attributable probably to a better figure in the mass of steel from which it was forged. It is perfectly elastic. The simple damask of Jullalabad being tempered in oil, has little elasticity, and the makers will not warrant it to undergo any proof. It is liable both to bend without recovery and to snap short on concussion. The same is observable of the damask of Khorussaun, constructed by a similar process. The cast steel when tempered in water becomes too brittle for sword blades, and the elasticity given by oil is not greater than that which brass possesses.
A very elegant elastic blade which I purchased in Siberia, and thought cheap at 20 guineas, exhibits a damask of oval concentric rings, so regular and beautiful that I would not believe it to be real damask, until a portion of the blade had been burnished and the acid applied in my presence, when the re-appearance of the Damascene, placed the matter beyond doubt. I have seen a similar though less beautiful Damascene upon daggers forged at Isfahaun. It is difficult to imagine this to be the mere exhibition of crystallization.
The simple damask of Jullalabad is wrought into three figures. The very narrow, rather thick, much curved Khorussauni sabre—whose section is an abrupt wedge, unwieldy in the grasp and as unfit for offence as for defence.
The broader, much curved, plain or fluted blade of Damascus, with a double-edged point, which its curvature nullifies.
And a long straight single or double-edged blade, broad, thin and fluted, wider near the point than at the hilt: always set in a basket hilt, with a pommel projecting three inches to protect the sword-arm and much used by gladiators who exhibit at the Mohurrum. All are forged in the same manner from the same material, yet each has its own separate Damascene, owing to the greater diffusion of the grain of crystallization in one kind than in the other. In the very narrow blade it is more streaky—in the broad blade it more resembles the most delicate of the streaks upon watered ribbands. The darkening of the blade toward the edge, observable in Khorussauni sabres, is not visible in these-I attribute this darkness to an increase of carbon. But at Jullalpoor the sword-cutters think it proceeds from increase of temper, and that the stain upon the damask is dark according to the degree of its temper.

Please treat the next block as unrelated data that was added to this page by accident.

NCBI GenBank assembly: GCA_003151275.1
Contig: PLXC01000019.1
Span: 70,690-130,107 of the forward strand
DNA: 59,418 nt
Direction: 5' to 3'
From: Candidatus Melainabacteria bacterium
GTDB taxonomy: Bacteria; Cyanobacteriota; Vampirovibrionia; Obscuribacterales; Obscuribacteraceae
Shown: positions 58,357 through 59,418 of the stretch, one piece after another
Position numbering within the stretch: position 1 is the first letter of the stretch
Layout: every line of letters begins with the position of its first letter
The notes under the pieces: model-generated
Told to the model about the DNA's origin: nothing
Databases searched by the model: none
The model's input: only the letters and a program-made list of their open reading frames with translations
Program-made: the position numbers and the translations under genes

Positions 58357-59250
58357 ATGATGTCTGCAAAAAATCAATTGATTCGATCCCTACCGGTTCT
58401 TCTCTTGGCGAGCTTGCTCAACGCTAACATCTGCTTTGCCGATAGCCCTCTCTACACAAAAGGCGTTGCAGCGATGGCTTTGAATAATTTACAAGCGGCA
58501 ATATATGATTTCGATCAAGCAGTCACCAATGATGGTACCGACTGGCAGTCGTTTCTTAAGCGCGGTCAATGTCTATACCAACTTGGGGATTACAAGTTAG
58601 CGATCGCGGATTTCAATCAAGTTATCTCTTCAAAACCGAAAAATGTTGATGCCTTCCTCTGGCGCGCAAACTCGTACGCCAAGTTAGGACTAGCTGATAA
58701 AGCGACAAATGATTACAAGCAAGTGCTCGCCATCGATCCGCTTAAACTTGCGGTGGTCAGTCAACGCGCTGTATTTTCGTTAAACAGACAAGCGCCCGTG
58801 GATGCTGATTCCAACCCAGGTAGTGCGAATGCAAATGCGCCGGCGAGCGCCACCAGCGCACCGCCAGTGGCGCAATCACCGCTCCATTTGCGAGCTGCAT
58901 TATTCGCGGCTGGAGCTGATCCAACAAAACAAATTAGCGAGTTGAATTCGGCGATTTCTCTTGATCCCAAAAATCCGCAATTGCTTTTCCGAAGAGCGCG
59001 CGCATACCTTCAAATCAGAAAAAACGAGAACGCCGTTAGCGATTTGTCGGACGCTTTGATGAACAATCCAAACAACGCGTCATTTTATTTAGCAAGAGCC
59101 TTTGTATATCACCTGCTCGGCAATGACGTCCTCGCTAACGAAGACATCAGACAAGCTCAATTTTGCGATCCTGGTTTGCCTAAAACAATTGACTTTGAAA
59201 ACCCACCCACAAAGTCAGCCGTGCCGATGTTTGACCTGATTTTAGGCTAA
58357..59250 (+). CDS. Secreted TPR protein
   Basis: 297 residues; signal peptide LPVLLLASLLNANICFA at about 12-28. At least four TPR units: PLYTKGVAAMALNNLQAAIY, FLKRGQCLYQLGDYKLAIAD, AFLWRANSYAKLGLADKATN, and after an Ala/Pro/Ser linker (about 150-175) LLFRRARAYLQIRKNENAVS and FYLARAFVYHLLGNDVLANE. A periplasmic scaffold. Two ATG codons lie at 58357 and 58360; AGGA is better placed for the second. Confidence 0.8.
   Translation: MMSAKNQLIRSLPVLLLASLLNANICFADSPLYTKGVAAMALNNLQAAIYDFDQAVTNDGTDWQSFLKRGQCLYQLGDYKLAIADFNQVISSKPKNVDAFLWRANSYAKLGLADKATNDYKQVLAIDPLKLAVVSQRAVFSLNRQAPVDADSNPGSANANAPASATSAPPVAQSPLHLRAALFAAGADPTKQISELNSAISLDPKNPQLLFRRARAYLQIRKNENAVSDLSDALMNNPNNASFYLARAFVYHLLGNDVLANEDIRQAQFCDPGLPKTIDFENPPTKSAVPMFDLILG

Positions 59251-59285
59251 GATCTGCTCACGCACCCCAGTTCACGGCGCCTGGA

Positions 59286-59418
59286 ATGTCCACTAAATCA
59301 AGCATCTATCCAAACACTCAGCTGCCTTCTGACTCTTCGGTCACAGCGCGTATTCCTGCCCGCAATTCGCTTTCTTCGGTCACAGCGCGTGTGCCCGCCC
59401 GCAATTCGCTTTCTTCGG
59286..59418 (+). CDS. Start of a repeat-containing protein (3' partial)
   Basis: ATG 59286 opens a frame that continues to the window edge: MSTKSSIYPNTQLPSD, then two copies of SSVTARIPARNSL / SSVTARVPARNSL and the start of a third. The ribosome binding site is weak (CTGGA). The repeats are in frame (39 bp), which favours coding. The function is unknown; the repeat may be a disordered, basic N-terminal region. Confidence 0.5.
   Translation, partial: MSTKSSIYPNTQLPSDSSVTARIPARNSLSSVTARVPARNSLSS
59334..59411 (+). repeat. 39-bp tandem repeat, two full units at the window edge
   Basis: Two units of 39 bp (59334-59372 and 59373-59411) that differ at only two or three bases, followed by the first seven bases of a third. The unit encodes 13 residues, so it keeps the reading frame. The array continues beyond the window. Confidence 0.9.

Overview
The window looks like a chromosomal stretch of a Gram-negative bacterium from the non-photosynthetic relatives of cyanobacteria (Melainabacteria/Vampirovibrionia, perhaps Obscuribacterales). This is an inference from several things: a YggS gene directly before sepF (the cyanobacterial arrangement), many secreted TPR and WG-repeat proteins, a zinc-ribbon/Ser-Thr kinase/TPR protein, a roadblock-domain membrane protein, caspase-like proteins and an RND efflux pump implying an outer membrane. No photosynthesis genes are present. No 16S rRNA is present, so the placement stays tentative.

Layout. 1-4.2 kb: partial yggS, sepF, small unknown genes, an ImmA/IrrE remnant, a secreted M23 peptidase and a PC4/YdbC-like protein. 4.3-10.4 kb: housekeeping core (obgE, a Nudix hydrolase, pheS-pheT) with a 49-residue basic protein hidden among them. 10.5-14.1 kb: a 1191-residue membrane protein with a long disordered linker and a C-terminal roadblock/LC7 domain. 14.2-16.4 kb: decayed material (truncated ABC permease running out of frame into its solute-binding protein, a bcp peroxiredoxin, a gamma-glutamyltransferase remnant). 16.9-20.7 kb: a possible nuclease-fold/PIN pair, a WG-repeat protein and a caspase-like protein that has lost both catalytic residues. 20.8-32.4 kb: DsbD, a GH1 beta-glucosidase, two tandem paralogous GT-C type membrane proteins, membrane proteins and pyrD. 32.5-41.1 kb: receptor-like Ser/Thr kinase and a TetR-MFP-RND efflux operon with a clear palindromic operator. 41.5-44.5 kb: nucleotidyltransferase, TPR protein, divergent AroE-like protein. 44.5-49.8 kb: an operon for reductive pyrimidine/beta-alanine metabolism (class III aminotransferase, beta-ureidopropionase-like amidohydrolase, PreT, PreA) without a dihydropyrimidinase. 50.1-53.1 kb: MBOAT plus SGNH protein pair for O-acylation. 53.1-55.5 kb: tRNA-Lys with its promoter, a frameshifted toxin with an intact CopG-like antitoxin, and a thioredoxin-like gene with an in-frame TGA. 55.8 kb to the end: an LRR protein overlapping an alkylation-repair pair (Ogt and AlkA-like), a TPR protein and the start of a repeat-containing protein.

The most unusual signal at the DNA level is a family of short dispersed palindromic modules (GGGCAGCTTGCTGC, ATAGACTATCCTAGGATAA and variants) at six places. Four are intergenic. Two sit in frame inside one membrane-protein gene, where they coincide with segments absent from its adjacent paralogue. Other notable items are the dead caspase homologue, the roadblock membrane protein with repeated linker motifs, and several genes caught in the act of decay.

Such is the secret of the pretty but useless damask of Goojrat ; at least of the simple variety. The compound damask is far less elegant, but constitutes a good blade, little inferior perhaps to the produce of Salinjer, though certainly less elastic. The following is the process employed in the fabric of the Sukkaila or compound damask.
A ribband of keeri or sheer steel being bent into the figure of a siphon (fig. 13) is filled with six or more ribbands of cast steel, blistered steel and sheer steel as per accompanying diagram. I distinguish between cast steel and blistered steel, because the first has been in actual fusion, whereas the second appears to me that which goes in England by the name of “cast or blistered steel," and comes from Europe in small square bars. This mass being well hammered at welding heat, is doubled, -welded, redoubled and rewelded. A small bar of sheer steel of similar length is then welded upon the side which is to be the back, and a similar bar of cast and blistered steel well mixed together is welded for the edge. It is then beaten out, flattened and shaped into a blade, and tempered in water. The Damascene of this blade is coarse and resembles the transverse lights upon a watered ribband. It has a moderate elasticity, if well tempered: but of course its quality must depend chiefly upon the fineness of the steel employed in its fabric,--and there is little choice of material in India.
There is no doubt that a blade may thus be constructed, the edge of which may be keen as that of cast steel, whilst sufficient elasticity is preserved to render it proof against distortion or fracture under very severe shocks. And if, instead of thick ribbands of the several metals, fine wires were employed, an elegant Damascene might be the produce. This I am inclined to think is the original Damascus blade, as distinguished from the blade of Isfahaun : for, as its celebrity was greatest, when defensive armour was in common use, it is absurd to suppose it could have resembled one of the faithless brittle blades of cast steel, which now bear the name.
The price of the Jullalpoor or Goojrat blade in a scabbard, without hilt, varies from 8 to 12 Rs. (16 to 24 shillings.)
The instruments employed in the manufactory are rude and imperfect. Yet as the solidity of a sword blade depends much upon the quantity of labour expended in hammering, the very imperfection of the implements may tend to the excellence of the work. A bar of steel